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  • Writer's pictureCarol McKee

Is This Really a Good Deal?

Rock bottom airfare. The promise of future travel credits. The ability to cancel up to 48 hours ahead. Should you pull the trigger or wait?  The answer to that question has everything to do with your tolerance for risk. Some of us are willing to roll the dice on things and some of us don't like taking chances with our money. When Steve and I travel to Las Vegas we show our risk tolerance in a way that makes it plain who we are. While he heads right to the casino as soon as we check in, I make sure to pack a good book and spend my money in the spa for a treatment or two. For me if I loose $10 in a slot machine I feel like it's a lot. For Steve it is clear that his idea of a loss he's willing to take in order to make a big gain (maybe) is much much higher. Obviously we have very different ideas about what is an acceptable risk. Almost everyone assumes that when the travel industry comes back there will be great "deals" to be had. And in some sectors like the airline industry that is true.. for now. But other parts of the travel world are looking at cutting capacity to keep people safe when they reopen. That means that prices may actually go up to accommodate less people and still make their bottom line work. So don't be surprised by rising prices instead of lower ones when you do go to book. Some companies are opening up booking now with low prices and the caveat that they may not really be able to deliver what they are selling when they say they will. An example of this is a recent move by Carnival cruise lines. Rock bottom fares helped bookings skyrocket this month but while they say they "want" to start sailing again in August there is no guarantee they will be able to do so. So many factors that they don't control will have an influence on if and when they can sail again. So this is a buyer beware type of thing - it's important for you to know if the deal you are considering is completely non-refundable. Instead you may be offered a future travel credit if the trip can not be taken. So in essence you may be lending the company money in exchange for getting a "deal". If you have a high risk tolerance that might be okay - but if you don't you should be aware of the fine print before you pull the trigger. The truth is that right now pretty much no one has a crystal ball about what will happen. So before you book what looks like a deal be sure you understand the risks and your own tolerance for that both financially and how it will impact you emotionally if you plan something that does not happen. If you are okay with both then by all means go forth and book it. If not then consider what alternative you have closer to home. Domestic road trips in the region you live may be the safest bet right now.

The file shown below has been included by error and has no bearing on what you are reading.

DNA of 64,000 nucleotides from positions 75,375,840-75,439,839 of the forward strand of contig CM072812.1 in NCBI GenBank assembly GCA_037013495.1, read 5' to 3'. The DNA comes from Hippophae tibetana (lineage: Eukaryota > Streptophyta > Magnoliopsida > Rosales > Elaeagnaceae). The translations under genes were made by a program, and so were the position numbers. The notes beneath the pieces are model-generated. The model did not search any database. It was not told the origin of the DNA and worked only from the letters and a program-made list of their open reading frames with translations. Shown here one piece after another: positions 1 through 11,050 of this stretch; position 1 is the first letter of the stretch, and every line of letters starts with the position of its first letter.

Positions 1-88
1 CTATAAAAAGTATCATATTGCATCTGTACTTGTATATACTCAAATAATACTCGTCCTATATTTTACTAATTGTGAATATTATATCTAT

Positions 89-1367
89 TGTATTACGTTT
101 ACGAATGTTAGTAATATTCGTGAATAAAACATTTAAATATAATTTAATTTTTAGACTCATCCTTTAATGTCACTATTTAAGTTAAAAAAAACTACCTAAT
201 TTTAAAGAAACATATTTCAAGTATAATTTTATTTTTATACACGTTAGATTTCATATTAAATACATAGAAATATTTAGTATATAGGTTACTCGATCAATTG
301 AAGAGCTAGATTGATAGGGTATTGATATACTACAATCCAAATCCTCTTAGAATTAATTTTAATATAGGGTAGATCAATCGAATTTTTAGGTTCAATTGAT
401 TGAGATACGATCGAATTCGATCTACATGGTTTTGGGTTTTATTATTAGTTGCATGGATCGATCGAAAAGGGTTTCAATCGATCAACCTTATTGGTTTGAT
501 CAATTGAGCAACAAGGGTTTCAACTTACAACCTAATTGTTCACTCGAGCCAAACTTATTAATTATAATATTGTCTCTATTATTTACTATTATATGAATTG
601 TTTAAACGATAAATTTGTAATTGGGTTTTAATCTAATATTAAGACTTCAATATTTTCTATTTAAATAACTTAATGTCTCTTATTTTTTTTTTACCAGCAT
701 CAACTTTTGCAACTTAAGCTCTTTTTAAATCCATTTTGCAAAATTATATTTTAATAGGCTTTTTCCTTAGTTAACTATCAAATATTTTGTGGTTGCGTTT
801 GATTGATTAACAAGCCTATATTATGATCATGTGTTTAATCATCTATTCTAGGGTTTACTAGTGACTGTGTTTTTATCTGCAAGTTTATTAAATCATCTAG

Drop me a line with your travel dreams

When we can travel again I have a long list of where I want to go. Where would you go? Drop me a note and I will feature your travel dream in a future newsletter -

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